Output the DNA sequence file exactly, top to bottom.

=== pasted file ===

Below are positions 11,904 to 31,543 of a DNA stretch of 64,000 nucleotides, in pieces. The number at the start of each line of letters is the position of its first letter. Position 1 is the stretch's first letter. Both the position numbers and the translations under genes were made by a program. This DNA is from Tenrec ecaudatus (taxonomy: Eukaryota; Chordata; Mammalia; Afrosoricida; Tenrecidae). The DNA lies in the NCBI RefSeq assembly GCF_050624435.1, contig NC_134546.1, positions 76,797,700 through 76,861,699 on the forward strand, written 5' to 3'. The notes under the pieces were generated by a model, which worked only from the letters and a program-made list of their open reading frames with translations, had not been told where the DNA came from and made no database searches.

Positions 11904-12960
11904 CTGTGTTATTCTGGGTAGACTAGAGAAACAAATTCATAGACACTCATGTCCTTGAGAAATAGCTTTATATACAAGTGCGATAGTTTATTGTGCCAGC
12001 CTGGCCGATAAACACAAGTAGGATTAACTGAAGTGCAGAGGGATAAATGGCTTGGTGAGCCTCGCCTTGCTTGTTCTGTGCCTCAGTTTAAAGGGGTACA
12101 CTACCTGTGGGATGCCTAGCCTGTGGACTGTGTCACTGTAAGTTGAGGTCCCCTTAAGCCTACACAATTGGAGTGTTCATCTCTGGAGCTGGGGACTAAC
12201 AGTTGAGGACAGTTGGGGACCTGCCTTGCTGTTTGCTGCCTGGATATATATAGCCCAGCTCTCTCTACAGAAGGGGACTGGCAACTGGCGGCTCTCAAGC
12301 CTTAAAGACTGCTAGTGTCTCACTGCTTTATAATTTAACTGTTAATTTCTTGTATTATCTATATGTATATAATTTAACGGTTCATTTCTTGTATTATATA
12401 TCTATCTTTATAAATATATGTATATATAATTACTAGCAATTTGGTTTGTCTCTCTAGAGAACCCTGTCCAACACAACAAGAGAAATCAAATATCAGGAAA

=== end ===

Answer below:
Below are positions 11,904 to 31,543 of a DNA stretch of 64,000 nucleotides, in pieces. The number at the start of each line of letters is the position of its first letter. Position 1 is the stretch's first letter. Both the position numbers and the translations under genes were made by a program. This DNA is from Tenrec ecaudatus (taxonomy: Eukaryota; Chordata; Mammalia; Afrosoricida; Tenrecidae). The DNA lies in the NCBI RefSeq assembly GCF_050624435.1, contig NC_134546.1, positions 76,797,700 through 76,861,699 on the forward strand, written 5' to 3'. The notes under the pieces were generated by a model, which worked only from the letters and a program-made list of their open reading frames with translations, had not been told where the DNA came from and made no database searches.

Positions 11904-12960
11904 CTGTGTTATTCTGGGTAGACTAGAGAAACAAATTCATAGACACTCATGTCCTTGAGAAATAGCTTTATATACAAGTGCGATAGTTTATTGTGCCAGC
12001 CTGGCCGATAAACACAAGTAGGATTAACTGAAGTGCAGAGGGATAAATGGCTTGGTGAGCCTCGCCTTGCTTGTTCTGTGCCTCAGTTTAAAGGGGTACA
12101 CTACCTGTGGGATGCCTAGCCTGTGGACTGTGTCACTGTAAGTTGAGGTCCCCTTAAGCCTACACAATTGGAGTGTTCATCTCTGGAGCTGGGGACTAAC
12201 AGTTGAGGACAGTTGGGGACCTGCCTTGCTGTTTGCTGCCTGGATATATATAGCCCAGCTCTCTCTACAGAAGGGGACTGGCAACTGGCGGCTCTCAAGC
12301 CTTAAAGACTGCTAGTGTCTCACTGCTTTATAATTTAACTGTTAATTTCTTGTATTATCTATATGTATATAATTTAACGGTTCATTTCTTGTATTATATA
12401 TCTATCTTTATAAATATATGTATATATAATTACTAGCAATTTGGTTTGTCTCTCTAGAGAACCCTGTCCAACACAACAAGAGAAATCAAATATCAGGAAA